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Four more years: Three Collaborative Research Centres at the University of Cologne win follow-up funding

CRC 1211: Earth – Evolution at the Dry Limit / CRC 1218: Mitochondrial Regulation of Cellular Function / CRC/TRR 183: Entangled States of Matter

The German Research Foundation (DFG) announced that it will be funding three Collaborative Research Centres (CRCs) at the University of Cologne for another four years. The projects can thus continue until 2024. In total, the DFG’s funding for the three Collaborative Research Centres amounts to approximately 27 million euros.

Collaborative Research Centre 1211: Earth – Evolution at the Dry Limit explores the relationship between landscape development and the evolution of life. While the Chilean part of the Atacama Desert was the focus of the first funding phase, the scientists will also conduct research in the Namib in Namibia in the coming period. CRC 1211 is a joint project of the Universities of Cologne (Applicant Institution) and Bonn as well as RWTH Aachen University, and encompasses an international team of more than 80 scientists from different disciplines. 

‘The combination of the results from the different research areas has great potential to significantly advance our understanding of our planet,’ says Professor Dr Tibor Dunai from the Institute of Geology and Mineralogy, spokesperson of CRC 1211. ‘With our research area we occupy a scientific niche which, not least of all in times of global climate change, offers an enormously relevant and exciting field to explain the fundamental processes of our planet.’ For example, biologists are investigating how plant populations that grow in barren landscapes with practically no rain are related. Geologists use drill cores to reconstruct the desert climate of the last two million years. Meteorologists use weather stations and satellites to analyse the relationships between land, sea, and atmosphere. In geomorphology, scientists determine the influence of the extremely dry conditions in the desert on the formation of landscapes. The Collaborative Research Centre will be funded with approximately 11 million euros.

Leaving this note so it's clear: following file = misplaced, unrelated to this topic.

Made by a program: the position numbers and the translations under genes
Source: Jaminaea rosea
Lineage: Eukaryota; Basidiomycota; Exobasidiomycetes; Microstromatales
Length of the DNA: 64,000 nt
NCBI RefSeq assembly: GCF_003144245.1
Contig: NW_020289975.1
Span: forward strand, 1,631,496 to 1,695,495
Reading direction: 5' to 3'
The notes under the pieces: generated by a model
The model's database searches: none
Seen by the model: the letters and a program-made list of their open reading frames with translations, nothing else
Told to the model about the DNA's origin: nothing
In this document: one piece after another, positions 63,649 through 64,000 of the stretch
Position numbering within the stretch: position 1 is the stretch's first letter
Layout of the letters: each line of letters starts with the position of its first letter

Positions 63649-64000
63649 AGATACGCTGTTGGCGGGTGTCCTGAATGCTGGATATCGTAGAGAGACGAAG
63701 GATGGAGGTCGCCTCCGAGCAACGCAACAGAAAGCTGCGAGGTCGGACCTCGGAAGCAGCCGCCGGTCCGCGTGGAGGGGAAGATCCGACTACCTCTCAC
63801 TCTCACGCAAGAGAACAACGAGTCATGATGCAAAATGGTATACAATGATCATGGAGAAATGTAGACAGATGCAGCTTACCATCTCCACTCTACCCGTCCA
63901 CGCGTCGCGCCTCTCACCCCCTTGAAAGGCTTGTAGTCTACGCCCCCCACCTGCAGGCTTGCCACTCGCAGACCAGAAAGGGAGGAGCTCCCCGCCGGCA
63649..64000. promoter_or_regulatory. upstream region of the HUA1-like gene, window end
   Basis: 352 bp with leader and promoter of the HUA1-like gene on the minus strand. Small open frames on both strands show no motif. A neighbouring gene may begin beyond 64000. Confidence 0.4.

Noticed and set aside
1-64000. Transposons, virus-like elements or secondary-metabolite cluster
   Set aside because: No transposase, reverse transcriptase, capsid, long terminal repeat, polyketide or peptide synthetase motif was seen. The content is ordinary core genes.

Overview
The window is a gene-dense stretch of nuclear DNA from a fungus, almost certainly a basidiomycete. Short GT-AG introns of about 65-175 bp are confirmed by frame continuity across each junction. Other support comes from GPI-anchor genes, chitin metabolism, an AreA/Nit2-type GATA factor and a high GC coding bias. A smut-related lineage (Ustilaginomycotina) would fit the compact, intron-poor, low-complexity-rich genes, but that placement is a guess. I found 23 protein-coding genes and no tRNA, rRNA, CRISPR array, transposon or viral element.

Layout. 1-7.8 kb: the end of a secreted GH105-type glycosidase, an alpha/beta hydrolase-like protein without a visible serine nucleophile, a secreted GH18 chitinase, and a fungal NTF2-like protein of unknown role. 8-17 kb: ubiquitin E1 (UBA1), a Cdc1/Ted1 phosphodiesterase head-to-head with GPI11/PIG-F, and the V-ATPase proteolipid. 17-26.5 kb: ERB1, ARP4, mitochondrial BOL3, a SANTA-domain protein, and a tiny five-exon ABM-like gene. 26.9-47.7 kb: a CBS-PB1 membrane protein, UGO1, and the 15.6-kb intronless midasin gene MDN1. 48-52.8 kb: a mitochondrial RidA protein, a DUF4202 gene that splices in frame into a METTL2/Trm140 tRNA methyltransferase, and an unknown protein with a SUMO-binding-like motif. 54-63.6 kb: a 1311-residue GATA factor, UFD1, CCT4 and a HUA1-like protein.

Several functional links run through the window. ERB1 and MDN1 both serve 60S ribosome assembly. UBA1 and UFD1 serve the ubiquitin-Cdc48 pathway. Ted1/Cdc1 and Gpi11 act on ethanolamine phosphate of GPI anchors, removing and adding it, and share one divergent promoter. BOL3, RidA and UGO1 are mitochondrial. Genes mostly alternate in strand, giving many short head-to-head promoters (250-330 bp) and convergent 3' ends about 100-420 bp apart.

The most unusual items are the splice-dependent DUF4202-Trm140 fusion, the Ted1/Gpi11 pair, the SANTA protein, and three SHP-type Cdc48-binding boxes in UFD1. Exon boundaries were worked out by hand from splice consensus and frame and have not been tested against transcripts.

CRC 1218: Mitochondrial Regulation of Cellular Function is also entering the next funding phase. ‘We are very pleased about this recognition. Over the last four years, our research cooperation has increased the visibility of Cologne as a centre for mitochondrial research,’ said the coordinator of CRC 1218, Professor Dr Elena Rugarli, at the Institute of Genetics. Mitochondria, which are considered the powerhouse of the cell, have been the focus of research for many years. The CRC investigates how mitochondria communicate and signal the cells to adapt their function to altered physiological conditions. Understanding this novel and dynamic aspect of mitochondrial function is crucial to deciphering how these organelles influence different disease states. ‘The strength of our consortium is that it brings together scientists with different backgrounds and technical expertise. We are very excited to continue our studies and explore new hypotheses over the next four years,’ said Rugarli. In addition to the University of Cologne, the Max Planck Institute for Biology of Aging, the Max Planck Institute for Metabolism Research and a project at the University of Bonn are involved. The funding for the next four years amounts to approximately 9 million euros.

The CRC/Transregio 183: Entangled States of Matter will also receive funding for another four years. Complex quantum systems can form entangled states in which the large number of atomic constituents can protect each other from disturbances such as radiation, noise, or other environmental influences. The goal of CRC/TRR 183 is to use the fundamental laws of quantum mechanics to develop solid state systems that materialize such macroscopically entangled states in a tangible form. ‘With the research work in our Europe-wide Transregio, we are laying the foundations for new forms of information processing. Our field is moving very quickly from theoretical predictions to experimental realizations, so the next four years will certainly be very exciting,’ said speaker Professor Dr Simon Trebst. CRC/TRR 183 has been granted approximately 7 million euros. Besides the University of Cologne as Applicant Institution, the participating institutions are Freie Universität Berlin, Heinrich Heine University Düsseldorf, the Weizmann Institute of Science in Rehovot (Israel), and the University of Copenhagen (Denmark).

Press and Communications Team:
Jan Voelkel
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